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Culture Feb 13, 2019 2:48 AM EST

Asymmetries in the workplace do not necessarily reflect gender discrimination

As I’m writing this, the October 30 conversation between Jordan Peterson and Helen Lewis accumulated over six million views on British GQ’s YouTube channel.

Asymmetries in the workplace do not necessarily reflect gender discrimination
Samuel Miller Montreal, QC

This article was published more than 1 year ago, information might not be up to date.

As I’m writing this, the October 30 conversation between Jordan Peterson and Helen Lewis accumulated over six million views on British GQ’s YouTube channel.

Similar to a central point of contention that emerged in Jordan Peterson and Cathy Newman’s conversation that went viral roughly a year ago (and which accumulated 14 million views on Channel 4 News’ YouTube channel), Peterson and Lewis disagreed over whether asymmetries between men and women in terms of both (1) their representation in the workplace and (2) their earnings are markers of oppressive, discriminatory structures entrenched in our society that limit women’s opportunities for vocational success, subordinating women as a class of people.

In both of these interviews, Peterson’s interlocutors held that asymmetries are ipso facto the result of discrimination.

Peterson, alternatively, argued that asymmetries, such as the observed wage gap between men and women and different concentrations of men and women in certain professions, often arise from the confluence of various factors which have nothing to do with the albatross of discrimination.

These include differences in preferences, competencies, and life choices (both poor and advantageous), and the ability to defer gratification.

In this essay, I would like to contribute to the public conversation on this topic by discussing two fascinating studies that supplant discrimination as an explanation for vocational and earning asymmetries with measurable and compelling alternatives.

1) Gender distributions in the workplace and the “Gender Equality Paradox”

Peterson’s go-to example for demonstrating that asymmetries in earnings and representation do not reflect structural or systematic discrimination in society involves the findings from a February 2018 study titled “The Gender-Equality Paradox in Science, Technology, Engineering, and Mathematics Education”.

The study concludes that the countries that have gone farthest in making non-discrimination on the basis of gender the object of the law (such as Finland, Norway, and Sweden) have unexpectedly seen a smaller proportion of women pursuing degrees in STEM fields than countries that are comparatively either poorer or less liberalized.

In countries like Finland, Norway, and Sweden, in which there is a dearth of social, legal, and political strictures blocking women from full participation in the workforce, women appear to be self-selecting into non-STEM professions.

The study, which looked at 475,000 teenagers across 67 countries, found that despite broadly similar achievements in STEM subjects between boys and girls, girls tended to indicate a lower degree of interest in science.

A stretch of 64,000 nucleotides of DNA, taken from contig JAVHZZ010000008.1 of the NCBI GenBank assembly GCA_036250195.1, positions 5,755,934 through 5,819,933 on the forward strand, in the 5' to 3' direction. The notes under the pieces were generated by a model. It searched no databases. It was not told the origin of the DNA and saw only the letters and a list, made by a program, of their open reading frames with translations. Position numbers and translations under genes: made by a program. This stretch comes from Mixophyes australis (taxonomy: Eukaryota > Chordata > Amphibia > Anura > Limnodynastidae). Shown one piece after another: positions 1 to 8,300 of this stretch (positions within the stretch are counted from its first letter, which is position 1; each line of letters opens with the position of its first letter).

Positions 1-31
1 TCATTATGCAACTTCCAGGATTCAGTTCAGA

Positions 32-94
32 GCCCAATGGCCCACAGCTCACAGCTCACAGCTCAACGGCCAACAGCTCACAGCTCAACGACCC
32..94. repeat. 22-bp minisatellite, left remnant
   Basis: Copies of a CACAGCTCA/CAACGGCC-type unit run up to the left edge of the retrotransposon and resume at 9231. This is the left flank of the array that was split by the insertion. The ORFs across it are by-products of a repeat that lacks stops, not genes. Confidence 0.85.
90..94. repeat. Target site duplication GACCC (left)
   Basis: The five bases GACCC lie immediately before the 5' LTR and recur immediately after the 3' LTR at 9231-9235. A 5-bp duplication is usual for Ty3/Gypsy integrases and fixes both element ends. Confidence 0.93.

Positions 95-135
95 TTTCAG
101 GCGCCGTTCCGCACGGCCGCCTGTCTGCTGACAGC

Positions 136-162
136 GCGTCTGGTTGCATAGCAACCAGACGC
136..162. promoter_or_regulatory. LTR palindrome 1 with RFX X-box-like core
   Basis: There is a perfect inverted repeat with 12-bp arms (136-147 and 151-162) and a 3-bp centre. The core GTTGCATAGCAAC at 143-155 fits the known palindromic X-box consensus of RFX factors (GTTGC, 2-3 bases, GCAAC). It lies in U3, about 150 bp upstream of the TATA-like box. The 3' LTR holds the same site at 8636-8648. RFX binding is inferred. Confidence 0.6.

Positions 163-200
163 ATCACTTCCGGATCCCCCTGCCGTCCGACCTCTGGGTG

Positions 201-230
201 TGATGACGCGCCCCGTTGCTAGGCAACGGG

The authors speculate that, in wealthier and more liberal countries, personal career preferences are more strongly expressed. Alternatively, in countries with lower degrees of gender equality, the desire to secure relatively high-paying employment and to pursue a better quality of life
promoted girls’ and women's’ decision to pursue careers in STEM fields.

Countries seeing fewer women graduate in a STEM discipline include Sweden, Switzerland, the Netherlands, Belgium, and Austria (20-25% of STEM graduates). Countries seeing more women graduate with degrees in STEM include Algeria, Turkey, Tunisia, Albania, and the United Arab Emirates (35-40% of STEM graduates).

The “gender equality paradox” shows that unequal representation of the sexes within certain career paths isn’t necessarily a result of discrimination. A clearer example may lie in dangerous jobs, in which men represent between 75% and 99.9% of the top twenty most dangerous jobs in America (like logging, fishing, roofing, garbage collection, cement and concrete manufacturing, and mining).

Does this overrepresentation of men imply that women are being discriminated against by hiring managers in these industries?

Those who hold the position that unequal distributions of men and women in the workplace is somehow the product of discrimination, exclusion, or marginalization fail to consider the prospect that asymmetrical career outcomes are products of differing preferences and priorities.

As the “Gender Equality Paradox” study illustrates, countries which maintain legal institutions and social norms supportive of equality of opportunity (i.e., the absence of identity-dependent obstacles to entering a particular profession) may nevertheless experience inequalities of outcome (i.e., men and women may self-select into different industries, yielding different concentrations of gender representation in certain fields).

It is evident that factors other than the specter of gender discrimination affect representation in the workplace. What about asymmetries in earnings?

2) Earning differentials along gender lines and the University of Chicago Uber Study

Researchers at the University of Chicago published a fascinating study in June of 2018 that examined an observed 7% gap between the earnings of male and female Uber drivers (akin to the oft-cited wage gap between men and women). Given the weight of the study’s conclusions and the gravity of the topic in today’s political conversations about inequalities and how we should understand the relationship between equality of opportunity and equality of outcome, it surprises me that this study did not receive more attention from the media (or from Jordan Peterson).